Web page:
At Nintendo, the games sell the consoles. Of course, the console itself can affect the gameplay experience in its role as a platform. For instance, the Wii is expected to be a differentiating gameplay factor when it launches later this year. Whether it’s a positive or negative differentiating factor, we don't yet know. But, the Wii will certainly help set Nintendo's games apart from their competition.
Third party publisher support for the Wii has been the subject of much debate and speculation. Nintendo's consoles have enjoyed less support from third parties than the competing consoles, because Nintendo has been less willing to work with third parties on their terms.
While many publishers are now interested in releasing titles for the Wii, there is a new and substantial impediment to successful third party titles. Games will have to be designed around the Wii. In the past, it was easier for third parties to offer titles for Nintendo's consoles, without targeting that console in particular. Now, it will be a lot harder to do that. Expect a few botched attempts early on.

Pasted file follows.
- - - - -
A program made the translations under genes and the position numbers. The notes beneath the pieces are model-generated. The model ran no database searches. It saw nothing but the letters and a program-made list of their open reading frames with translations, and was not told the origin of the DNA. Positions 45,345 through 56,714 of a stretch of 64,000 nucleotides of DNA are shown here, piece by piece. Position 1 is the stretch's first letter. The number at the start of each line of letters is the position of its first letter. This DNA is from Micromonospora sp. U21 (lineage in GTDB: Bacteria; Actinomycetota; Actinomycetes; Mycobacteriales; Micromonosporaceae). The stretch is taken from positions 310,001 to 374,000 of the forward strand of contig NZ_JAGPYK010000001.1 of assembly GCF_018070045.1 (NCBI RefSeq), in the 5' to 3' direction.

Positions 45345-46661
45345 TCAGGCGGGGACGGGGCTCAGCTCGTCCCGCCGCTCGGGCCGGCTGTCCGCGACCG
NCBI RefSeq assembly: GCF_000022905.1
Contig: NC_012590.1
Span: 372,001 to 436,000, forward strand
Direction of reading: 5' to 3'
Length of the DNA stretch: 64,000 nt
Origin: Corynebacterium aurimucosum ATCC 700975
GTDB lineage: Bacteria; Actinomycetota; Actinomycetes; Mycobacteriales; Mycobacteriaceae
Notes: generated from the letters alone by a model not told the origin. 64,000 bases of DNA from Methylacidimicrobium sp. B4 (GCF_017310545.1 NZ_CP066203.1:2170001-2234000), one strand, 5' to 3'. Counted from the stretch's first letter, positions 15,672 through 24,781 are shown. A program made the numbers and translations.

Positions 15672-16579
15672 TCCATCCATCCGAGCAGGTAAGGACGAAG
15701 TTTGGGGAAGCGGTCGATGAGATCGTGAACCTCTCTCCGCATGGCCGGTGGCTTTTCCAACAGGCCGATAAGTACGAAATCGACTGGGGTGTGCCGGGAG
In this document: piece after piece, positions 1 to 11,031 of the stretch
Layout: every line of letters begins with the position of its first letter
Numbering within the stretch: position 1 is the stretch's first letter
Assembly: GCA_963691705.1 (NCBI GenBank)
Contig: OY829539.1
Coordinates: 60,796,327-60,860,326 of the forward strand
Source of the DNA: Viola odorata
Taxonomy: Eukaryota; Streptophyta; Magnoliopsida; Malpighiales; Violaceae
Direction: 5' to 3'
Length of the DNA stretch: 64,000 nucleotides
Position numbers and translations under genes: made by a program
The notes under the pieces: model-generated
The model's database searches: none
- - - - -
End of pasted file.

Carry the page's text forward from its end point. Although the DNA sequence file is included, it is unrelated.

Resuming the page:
A Long, Slow Decline
Nintendo's position in hardware has been declining for well over a decade now. In fact, the zenith of Nintendo's fortunes in the console business was the NES itself (launched in 1985). It's been downhill since then. Nintendo launched the Nintendo Entertainment System (NYSE:NES) in 1985, the Super Nintendo Entertainment System (SNES) in 1991, the Nintendo 64 (N64) in 1996, and the GameCube in 2001.
Here are the worldwide unit sales for these four systems as of March 31st of this year:
NES: 61.9 million
SNES: 49.1 million
N64: 32.9 million
GameCube: 20.9 million
That's not a pretty trend. To add injury to injury, the number of games sold per console had been steadily declining until the GameCube dramatically reversed that trend.